Bones from 31,000 years ago indicate ancient exploitation of duck wings

Wing of a male mallard, showing the iridescent and colorful blue speculum in the secondary remiges. (Photo: RBINS)

A study conducted on 31,000-year-old bird remains, discovered in the 1960’s on an archaeological site from the Hainault province, suggests that hunter-gatherers of the time had a particular interest for duck wings. These remains had been processed to either obtain dried wings, or during the selection of a specific bone as raw material for craft. Or both.

Text: Maloïse Frédérick

In 1966, work for the widening of a canal in Maisières, near the city of Mons (Belgium) allowed the discovery of traces of a human occupation dating back to 31,000 years ago, the beginnings of the Gravettian culture. During excavations led by Jean de Heinzelin - discoverer of the "Ishango bone" (Congo) - archaeologists were able to uncover a rich collection of animal remains such as mammoth, reindeer, fox and various species of birds, among others. Nothing too surprising, since at the time, the site of Maisières-Canal must have been located on a riverside, likely a crossing point for animals and a strategic hunting point.

Researchers from the Royal Belgian Institute of Natural Sciences and from the University of Liège were involved in an international research project that aimed, among other things, to re-examine all the animal remains collected at Maisières-Canal. This new study has doubled the initial corpus of bird bones (which were about 30 in numbers) by reviewing the fragments that had not yet been assigned to a species. A detailed analysis of the bone's surfaces showed that more than half of them show traces of human modification.

The bones that were studied represent at least seventeen birds from six distinct species. Individuals of these species are often found at other sites of the Upper Palaeolithic and testify to a rather cold climate with an open and humid environment: snowy owl, ptarmigan, great raven, short-eared owl, probable silver plover and ducks. The latter is by far the most numerous and, curiously, all the identified duck remains are fragments of radius: with no other element of the skeleton being present.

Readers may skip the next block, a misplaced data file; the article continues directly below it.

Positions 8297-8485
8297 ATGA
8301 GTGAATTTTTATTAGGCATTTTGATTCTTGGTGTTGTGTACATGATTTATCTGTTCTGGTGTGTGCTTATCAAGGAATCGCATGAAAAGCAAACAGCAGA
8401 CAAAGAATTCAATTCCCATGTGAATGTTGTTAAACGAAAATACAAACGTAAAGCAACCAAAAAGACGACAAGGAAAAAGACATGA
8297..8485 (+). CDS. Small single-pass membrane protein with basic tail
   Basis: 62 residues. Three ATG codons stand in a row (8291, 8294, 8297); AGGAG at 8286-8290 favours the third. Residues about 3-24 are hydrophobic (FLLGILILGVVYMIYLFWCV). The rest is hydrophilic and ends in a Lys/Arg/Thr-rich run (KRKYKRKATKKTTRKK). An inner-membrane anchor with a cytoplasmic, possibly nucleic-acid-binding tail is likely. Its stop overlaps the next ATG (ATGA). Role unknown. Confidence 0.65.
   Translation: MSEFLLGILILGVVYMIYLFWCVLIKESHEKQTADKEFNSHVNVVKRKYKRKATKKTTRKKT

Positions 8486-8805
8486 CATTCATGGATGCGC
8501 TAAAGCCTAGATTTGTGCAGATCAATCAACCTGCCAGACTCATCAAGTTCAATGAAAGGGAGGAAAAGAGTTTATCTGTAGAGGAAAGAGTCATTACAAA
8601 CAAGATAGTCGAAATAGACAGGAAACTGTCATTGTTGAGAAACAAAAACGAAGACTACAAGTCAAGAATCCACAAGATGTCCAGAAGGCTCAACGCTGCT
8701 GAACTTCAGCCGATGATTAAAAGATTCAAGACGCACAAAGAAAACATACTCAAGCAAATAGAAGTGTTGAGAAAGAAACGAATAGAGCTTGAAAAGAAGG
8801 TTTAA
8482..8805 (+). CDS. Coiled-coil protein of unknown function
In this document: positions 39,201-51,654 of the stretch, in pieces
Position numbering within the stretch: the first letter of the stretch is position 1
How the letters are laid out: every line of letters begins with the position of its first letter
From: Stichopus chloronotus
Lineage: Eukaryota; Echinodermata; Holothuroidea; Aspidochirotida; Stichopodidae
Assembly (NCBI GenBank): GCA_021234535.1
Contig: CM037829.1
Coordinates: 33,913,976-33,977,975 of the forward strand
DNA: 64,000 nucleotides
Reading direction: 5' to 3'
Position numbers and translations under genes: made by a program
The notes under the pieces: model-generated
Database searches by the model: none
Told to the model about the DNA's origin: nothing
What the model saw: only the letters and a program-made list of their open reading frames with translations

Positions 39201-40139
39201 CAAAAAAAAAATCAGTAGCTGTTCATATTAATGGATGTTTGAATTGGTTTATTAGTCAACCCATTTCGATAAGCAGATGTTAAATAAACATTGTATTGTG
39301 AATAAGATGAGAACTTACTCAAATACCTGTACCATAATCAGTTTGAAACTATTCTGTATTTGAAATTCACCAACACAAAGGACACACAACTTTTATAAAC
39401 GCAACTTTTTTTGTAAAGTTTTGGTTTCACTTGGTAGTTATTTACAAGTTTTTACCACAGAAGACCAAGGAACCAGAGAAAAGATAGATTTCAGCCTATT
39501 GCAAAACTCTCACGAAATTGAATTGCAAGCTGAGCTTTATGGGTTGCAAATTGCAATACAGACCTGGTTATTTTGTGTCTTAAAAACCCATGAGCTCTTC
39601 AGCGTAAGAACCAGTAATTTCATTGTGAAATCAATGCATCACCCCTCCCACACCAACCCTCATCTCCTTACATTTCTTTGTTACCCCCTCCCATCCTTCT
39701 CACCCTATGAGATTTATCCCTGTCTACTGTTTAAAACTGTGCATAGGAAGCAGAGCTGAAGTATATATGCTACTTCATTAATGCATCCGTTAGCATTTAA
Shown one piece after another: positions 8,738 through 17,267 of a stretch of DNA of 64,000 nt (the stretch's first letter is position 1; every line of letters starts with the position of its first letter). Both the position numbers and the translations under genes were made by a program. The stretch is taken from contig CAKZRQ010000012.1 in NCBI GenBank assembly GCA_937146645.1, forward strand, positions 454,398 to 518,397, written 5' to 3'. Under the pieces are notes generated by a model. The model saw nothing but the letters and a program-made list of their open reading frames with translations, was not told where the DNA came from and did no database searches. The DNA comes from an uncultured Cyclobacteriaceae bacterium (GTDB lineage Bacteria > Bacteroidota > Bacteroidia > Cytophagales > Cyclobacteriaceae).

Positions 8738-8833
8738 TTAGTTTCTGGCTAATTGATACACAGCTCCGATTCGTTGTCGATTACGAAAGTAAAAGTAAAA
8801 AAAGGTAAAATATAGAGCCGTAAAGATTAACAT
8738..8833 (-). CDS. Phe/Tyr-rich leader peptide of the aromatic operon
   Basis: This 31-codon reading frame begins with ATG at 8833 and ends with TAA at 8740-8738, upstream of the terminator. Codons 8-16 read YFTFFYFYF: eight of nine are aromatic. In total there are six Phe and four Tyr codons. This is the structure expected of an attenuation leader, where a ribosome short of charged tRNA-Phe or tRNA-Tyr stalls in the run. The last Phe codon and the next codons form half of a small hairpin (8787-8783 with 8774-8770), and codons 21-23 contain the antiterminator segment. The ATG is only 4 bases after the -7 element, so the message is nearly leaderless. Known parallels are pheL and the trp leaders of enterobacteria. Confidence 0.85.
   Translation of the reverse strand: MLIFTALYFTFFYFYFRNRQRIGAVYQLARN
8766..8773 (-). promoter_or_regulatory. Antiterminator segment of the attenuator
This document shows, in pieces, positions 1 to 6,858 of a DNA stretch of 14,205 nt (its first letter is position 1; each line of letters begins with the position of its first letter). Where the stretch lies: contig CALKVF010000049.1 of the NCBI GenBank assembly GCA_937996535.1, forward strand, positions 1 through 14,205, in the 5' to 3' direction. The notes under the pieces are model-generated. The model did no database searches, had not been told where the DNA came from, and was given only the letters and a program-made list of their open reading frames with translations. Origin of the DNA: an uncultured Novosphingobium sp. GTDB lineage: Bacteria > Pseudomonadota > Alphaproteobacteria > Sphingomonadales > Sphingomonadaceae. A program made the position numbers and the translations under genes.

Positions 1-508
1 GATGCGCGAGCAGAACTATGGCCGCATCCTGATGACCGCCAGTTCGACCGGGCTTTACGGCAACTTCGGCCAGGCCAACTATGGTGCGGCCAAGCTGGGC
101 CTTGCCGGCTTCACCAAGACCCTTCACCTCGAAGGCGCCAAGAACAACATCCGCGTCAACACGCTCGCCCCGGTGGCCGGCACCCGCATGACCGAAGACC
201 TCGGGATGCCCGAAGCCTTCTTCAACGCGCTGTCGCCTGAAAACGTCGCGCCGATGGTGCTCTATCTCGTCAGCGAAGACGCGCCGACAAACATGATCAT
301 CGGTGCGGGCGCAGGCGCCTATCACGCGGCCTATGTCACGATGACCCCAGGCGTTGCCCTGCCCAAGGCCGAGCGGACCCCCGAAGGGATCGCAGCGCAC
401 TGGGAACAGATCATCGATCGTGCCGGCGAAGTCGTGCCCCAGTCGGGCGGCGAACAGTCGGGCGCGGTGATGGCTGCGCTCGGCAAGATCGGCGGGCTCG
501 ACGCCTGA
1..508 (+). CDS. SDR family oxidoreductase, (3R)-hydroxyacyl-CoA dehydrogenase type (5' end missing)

Handling duck wings

To better understand the actions performed by hunter-gatherers that may have led to the accumulation of this peculiar assemblage of radius fragments, and the manipulations responsible for the observed tool marks, researchers at the TraceoLab  of the University of Liege performed experimental cutting of duck carcasses with flint tools. They compared the results of those experiments with archaeological material, and came up with two hypotheses.

First, hunter-gatherers may have wished to obtain dried duck wings and possibly removed the radius specifically to allow the extraction of the meat without losing the stiffness of the wing. The collected meat could then be consumed rather than leaving it to rot when the wing was left to be dried.

The dried duck wings, with their iridescent feathers, could have been used as decorative elements, but they could also have had a practical role. For example, ethnography shows that modern hunter-gatherers in Siberia suspended the wings of geese and ducks to create "scaring sticks." Indeed, the long flight feathers (remiges) are rigid in these birds and produce a sound when exposed to the wind: with several sticks of this type aligned, the reindeer were directed to a specific place, where they could then be hunted. However, there is nothing to confirm such a use based on the bones of birds from Maisières-Canal.

The other possibility is that the radius, a small but robust bone, was specifically sought after as a raw material for craft activities, such as bead making. This hypothesis is also supported by the many scraping marks visible on the bone surface, suggesting intense cleaning. However, one hypothesis does not exclude the other.

A diverse exploitation of birds

In addition to the exploitation of ducks to produce dry wings or radiuses for craftwork at the Maisières-Canal site, researchers highlighted that meat of ptarmigan and snowy owl was also consumed. The bones of the latter species were used for craft purposes as well: to make tubes, some of which had been decorated with successive incisions.

The study was published in the International Journal of Osteoarchaeology.